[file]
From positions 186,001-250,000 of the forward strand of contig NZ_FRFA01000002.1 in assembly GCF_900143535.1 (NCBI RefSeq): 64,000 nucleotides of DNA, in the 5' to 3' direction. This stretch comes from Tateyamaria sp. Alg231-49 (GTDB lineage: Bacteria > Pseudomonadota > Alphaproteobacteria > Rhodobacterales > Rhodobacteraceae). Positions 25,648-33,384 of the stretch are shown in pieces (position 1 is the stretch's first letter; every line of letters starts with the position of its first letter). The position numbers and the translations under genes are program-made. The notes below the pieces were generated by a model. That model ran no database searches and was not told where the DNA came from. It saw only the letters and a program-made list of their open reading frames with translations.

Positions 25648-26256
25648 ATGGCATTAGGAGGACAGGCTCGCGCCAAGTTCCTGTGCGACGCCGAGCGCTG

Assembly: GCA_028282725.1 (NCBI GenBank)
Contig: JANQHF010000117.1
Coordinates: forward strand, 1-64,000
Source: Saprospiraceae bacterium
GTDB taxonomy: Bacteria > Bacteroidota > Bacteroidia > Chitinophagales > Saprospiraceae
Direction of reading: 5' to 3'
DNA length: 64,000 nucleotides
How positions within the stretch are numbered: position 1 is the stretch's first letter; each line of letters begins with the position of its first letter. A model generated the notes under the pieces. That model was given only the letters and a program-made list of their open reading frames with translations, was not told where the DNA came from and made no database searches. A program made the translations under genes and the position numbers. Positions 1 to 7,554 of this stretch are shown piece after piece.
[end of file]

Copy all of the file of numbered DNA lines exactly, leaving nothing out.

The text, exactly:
From positions 186,001-250,000 of the forward strand of contig NZ_FRFA01000002.1 in assembly GCF_900143535.1 (NCBI RefSeq): 64,000 nucleotides of DNA, in the 5' to 3' direction. This stretch comes from Tateyamaria sp. Alg231-49 (GTDB lineage: Bacteria > Pseudomonadota > Alphaproteobacteria > Rhodobacterales > Rhodobacteraceae). Positions 25,648-33,384 of the stretch are shown in pieces (position 1 is the stretch's first letter; every line of letters starts with the position of its first letter). The position numbers and the translations under genes are program-made. The notes below the pieces were generated by a model. That model ran no database searches and was not told where the DNA came from. It saw only the letters and a program-made list of their open reading frames with translations.

Positions 25648-26256
25648 ATGGCATTAGGAGGACAGGCTCGCGCCAAGTTCCTGTGCGACGCCGAGCGCTG

Assembly: GCA_028282725.1 (NCBI GenBank)
Contig: JANQHF010000117.1
Coordinates: forward strand, 1-64,000
Source: Saprospiraceae bacterium
GTDB taxonomy: Bacteria > Bacteroidota > Bacteroidia > Chitinophagales > Saprospiraceae
Direction of reading: 5' to 3'
DNA length: 64,000 nucleotides
How positions within the stretch are numbered: position 1 is the stretch's first letter; each line of letters begins with the position of its first letter. A model generated the notes under the pieces. That model was given only the letters and a program-made list of their open reading frames with translations, was not told where the DNA came from and made no database searches. A program made the translations under genes and the position numbers. Positions 1 to 7,554 of this stretch are shown piece after piece.